A few days ago I went to college and attended two dull lectures as usual. Our Professor, who is also the Director of the institute, took a few extra minutes of our lunch break, as a result of which the class became restless. As soon as he was done and walked out the door, everyone jumped to their feet and stashed registers and pens in their bags to leave.
"Ek minute, rukooo!" (One minute, stop!) a hoarse voice lamentably implored from where our Director had been standing only minutes before. As we turned around to look at the blackboard, we saw a short, stout and dark middle-aged man in ragged clothes standing with his arms flailing, looking nervous. "Please, ek minute, please rukoo! Bahut zaroori baat karni hai!" (Please, one minute, please stop! Have something very important to say!) he continued, his voice trembling.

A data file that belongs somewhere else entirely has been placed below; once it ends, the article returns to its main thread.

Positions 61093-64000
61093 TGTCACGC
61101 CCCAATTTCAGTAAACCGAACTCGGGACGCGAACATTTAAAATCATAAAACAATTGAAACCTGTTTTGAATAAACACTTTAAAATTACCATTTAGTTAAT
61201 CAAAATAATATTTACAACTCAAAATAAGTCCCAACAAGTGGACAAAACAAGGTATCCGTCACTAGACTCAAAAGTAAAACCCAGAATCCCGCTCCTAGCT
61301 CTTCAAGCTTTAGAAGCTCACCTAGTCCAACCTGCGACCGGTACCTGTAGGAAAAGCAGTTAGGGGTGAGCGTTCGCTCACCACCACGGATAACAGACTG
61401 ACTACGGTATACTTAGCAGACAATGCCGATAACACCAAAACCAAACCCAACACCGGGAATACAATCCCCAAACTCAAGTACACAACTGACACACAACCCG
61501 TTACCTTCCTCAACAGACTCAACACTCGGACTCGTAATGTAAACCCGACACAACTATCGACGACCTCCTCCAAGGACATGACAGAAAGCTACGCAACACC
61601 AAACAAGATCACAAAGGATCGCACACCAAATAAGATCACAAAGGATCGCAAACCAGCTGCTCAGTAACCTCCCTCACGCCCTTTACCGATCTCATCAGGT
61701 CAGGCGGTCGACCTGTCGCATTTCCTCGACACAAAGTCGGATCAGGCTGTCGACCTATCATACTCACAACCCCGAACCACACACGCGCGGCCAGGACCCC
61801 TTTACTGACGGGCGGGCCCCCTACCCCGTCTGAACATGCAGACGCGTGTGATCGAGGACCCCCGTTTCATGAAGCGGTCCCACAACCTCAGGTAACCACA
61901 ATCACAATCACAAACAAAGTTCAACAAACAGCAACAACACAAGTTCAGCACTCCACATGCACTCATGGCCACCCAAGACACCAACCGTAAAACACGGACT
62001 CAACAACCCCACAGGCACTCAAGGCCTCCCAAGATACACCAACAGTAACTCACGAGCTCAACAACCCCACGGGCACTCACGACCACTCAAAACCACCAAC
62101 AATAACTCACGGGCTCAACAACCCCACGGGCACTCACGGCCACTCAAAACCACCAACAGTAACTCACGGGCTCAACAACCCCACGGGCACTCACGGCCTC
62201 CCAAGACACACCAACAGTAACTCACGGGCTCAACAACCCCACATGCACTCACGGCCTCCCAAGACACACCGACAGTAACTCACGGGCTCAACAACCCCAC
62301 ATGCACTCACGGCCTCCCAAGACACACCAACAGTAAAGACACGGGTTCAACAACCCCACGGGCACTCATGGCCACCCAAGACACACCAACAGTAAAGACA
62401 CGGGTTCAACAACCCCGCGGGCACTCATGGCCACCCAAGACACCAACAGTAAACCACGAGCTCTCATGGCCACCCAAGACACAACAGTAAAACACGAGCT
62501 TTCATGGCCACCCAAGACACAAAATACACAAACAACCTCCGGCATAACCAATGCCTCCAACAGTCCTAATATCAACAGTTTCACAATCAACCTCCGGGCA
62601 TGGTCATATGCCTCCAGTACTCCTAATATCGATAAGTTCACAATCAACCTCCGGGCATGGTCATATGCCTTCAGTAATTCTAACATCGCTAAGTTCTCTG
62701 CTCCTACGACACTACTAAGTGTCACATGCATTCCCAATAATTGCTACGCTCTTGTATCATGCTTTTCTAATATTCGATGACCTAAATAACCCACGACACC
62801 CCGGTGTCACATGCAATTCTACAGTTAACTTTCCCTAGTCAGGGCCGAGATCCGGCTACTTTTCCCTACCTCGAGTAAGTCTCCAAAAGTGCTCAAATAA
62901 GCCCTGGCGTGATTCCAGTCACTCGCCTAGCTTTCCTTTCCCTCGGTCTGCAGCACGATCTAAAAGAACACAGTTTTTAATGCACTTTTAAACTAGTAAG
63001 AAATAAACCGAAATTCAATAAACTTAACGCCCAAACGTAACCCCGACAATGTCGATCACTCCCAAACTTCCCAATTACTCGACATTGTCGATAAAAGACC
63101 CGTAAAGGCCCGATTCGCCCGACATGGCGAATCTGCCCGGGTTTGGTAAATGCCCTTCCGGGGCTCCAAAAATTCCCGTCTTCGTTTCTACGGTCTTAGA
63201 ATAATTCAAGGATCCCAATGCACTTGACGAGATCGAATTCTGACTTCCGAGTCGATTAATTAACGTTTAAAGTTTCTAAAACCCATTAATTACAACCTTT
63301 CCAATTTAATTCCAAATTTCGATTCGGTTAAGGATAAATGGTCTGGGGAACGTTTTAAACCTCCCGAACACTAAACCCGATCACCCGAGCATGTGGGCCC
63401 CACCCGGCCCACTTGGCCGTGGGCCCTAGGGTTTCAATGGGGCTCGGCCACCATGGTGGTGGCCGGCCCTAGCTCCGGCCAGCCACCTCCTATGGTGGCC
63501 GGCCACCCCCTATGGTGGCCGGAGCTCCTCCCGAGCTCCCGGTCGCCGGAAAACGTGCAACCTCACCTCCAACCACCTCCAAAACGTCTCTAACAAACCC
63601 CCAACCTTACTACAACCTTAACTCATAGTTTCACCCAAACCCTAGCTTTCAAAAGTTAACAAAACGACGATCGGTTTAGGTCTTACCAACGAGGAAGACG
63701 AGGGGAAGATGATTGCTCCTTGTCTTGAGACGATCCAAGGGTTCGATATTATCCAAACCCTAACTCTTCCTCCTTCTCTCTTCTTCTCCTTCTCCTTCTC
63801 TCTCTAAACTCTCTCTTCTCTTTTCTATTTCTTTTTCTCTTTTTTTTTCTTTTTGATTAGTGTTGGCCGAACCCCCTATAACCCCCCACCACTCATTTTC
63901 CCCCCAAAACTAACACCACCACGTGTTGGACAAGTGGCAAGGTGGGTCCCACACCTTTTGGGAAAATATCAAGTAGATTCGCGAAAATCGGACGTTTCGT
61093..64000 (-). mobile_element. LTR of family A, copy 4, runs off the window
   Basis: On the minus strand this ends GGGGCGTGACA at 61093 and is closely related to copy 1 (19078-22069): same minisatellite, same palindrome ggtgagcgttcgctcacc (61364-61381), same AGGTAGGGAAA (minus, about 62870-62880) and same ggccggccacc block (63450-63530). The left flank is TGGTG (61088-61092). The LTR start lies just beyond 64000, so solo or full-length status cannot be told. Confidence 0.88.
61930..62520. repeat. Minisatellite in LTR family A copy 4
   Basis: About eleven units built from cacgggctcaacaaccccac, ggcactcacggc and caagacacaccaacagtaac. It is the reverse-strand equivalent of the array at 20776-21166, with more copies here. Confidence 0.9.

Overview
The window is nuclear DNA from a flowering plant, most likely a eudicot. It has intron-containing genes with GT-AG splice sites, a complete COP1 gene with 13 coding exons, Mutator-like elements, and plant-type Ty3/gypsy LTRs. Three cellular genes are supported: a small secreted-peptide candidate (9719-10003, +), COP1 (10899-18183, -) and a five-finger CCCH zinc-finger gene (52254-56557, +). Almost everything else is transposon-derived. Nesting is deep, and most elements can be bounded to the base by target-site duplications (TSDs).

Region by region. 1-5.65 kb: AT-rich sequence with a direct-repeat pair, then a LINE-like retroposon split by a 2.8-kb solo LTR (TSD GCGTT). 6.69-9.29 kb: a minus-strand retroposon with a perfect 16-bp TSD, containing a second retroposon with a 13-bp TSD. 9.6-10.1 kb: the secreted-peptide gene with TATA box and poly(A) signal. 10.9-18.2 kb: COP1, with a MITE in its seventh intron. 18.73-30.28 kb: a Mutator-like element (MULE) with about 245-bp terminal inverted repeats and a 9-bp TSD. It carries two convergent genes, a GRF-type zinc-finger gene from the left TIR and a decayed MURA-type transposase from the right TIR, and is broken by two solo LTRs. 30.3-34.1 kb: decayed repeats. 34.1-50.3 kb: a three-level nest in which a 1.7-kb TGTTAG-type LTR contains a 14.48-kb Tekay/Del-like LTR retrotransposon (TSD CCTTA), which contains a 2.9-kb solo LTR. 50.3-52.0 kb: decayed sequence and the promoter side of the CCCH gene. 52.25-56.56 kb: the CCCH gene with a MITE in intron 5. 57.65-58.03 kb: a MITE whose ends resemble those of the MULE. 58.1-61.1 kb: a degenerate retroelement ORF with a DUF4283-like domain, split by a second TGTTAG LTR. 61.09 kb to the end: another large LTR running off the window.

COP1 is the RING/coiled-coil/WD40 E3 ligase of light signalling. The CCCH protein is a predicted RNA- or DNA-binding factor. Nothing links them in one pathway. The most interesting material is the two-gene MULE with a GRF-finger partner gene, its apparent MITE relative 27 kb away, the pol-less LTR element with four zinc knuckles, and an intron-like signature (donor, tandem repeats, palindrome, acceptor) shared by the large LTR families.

Now, we're a class of over 40 students. Some of us hesitantly went back to our seats to hear what this man had to say. However, some of my classmates took one look at the man and judged that what he was saying wasn't important enough to be considered (being in the same institute for 2 years, they could easily recognize who the powerful in our department were and hence deserved the respect of being heard.) Since this man was clearly not from our academic department and his clothes and manner of speaking suggested he wasn't important, they walked out the door as if he hadn't existed. The man watched their cold backs walking out the door and beseeched, "Please! Ek minute! Please!" but to no avail.
Once the footsteps of those that had walked out had faded, the man turned his eyes to those that were still seated. About twenty students remained. His eyes were red and damp. Not just damp, but watery and swollen, as if he'd been crying for many days. He looked at us, teary-eyed, folded his hands in supplication, and earnestly entreated,